The Wonderful Wizard of Oz is the classic story of fantasy that has delighted readers young and old for decades. Dorothy finds herself transplanted to the magical land of Oz when her house is sucked up by a tornado. To get back home she must follow the yellow brick road to the Emerald City to ask the Wizard to help her get back to Kansas. Along the way she meets several interesting characters, including the Scarecrow, the Tin Woodman, and the Cowardly Lion, who join her on her travels to ask the Wizard for help of their own.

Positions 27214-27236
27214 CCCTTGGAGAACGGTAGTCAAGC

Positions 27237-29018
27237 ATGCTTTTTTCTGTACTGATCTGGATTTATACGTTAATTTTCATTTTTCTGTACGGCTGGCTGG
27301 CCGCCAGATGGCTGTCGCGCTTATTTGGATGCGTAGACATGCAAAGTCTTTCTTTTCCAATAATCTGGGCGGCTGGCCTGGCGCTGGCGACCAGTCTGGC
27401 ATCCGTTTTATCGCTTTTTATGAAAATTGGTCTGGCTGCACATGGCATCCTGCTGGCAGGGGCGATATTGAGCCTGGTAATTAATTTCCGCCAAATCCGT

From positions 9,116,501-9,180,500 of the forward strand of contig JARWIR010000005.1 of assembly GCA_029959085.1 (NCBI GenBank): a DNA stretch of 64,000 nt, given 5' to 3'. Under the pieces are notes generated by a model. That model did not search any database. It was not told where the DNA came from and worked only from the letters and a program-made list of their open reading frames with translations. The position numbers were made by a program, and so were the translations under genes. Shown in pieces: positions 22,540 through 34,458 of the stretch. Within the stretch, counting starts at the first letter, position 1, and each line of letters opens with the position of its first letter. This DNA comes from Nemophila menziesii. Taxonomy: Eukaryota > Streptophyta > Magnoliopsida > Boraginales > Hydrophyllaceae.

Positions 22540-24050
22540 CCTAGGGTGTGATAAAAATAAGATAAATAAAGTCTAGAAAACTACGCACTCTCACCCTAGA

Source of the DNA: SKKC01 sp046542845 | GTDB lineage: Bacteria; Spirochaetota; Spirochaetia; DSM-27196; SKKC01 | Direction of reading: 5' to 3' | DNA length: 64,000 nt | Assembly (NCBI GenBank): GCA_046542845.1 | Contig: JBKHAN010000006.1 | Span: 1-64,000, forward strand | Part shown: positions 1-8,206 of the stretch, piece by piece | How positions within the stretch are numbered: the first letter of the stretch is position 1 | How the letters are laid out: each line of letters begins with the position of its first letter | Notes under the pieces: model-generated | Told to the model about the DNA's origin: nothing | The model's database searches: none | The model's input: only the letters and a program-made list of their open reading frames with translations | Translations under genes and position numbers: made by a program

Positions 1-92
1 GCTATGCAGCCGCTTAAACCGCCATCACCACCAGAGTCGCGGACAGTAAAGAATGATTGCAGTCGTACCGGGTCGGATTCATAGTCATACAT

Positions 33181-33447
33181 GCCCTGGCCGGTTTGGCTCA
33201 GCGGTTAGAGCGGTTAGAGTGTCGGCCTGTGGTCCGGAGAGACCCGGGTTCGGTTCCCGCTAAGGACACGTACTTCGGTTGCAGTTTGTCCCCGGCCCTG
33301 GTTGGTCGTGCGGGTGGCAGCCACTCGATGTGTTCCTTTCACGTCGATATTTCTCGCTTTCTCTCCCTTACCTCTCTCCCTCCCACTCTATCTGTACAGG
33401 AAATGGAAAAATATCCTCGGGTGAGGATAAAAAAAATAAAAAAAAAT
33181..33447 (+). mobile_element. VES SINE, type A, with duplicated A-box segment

For many of us, the adventures of Dorothy in Oz will forever be associated not with Judy Garland singing "Somewhere Over the Rainbow" but with W. W. Denslow's exceedingly odd line drawings for the original editions of Baum's Oz series. The Viennese artist Lisbeth Zwerger, however, goes a long way toward providing a new and refreshed set of images for the Tin Man, the Cowardly Lion, and the humbug wizard. These illustrations are often cockeyed, with occasional realistic details thrown in, like a crow with a corncob in its beak in the first portrait of the Scarecrow. The characters have a poignance and oddity that escaped the makers of the Oz movie.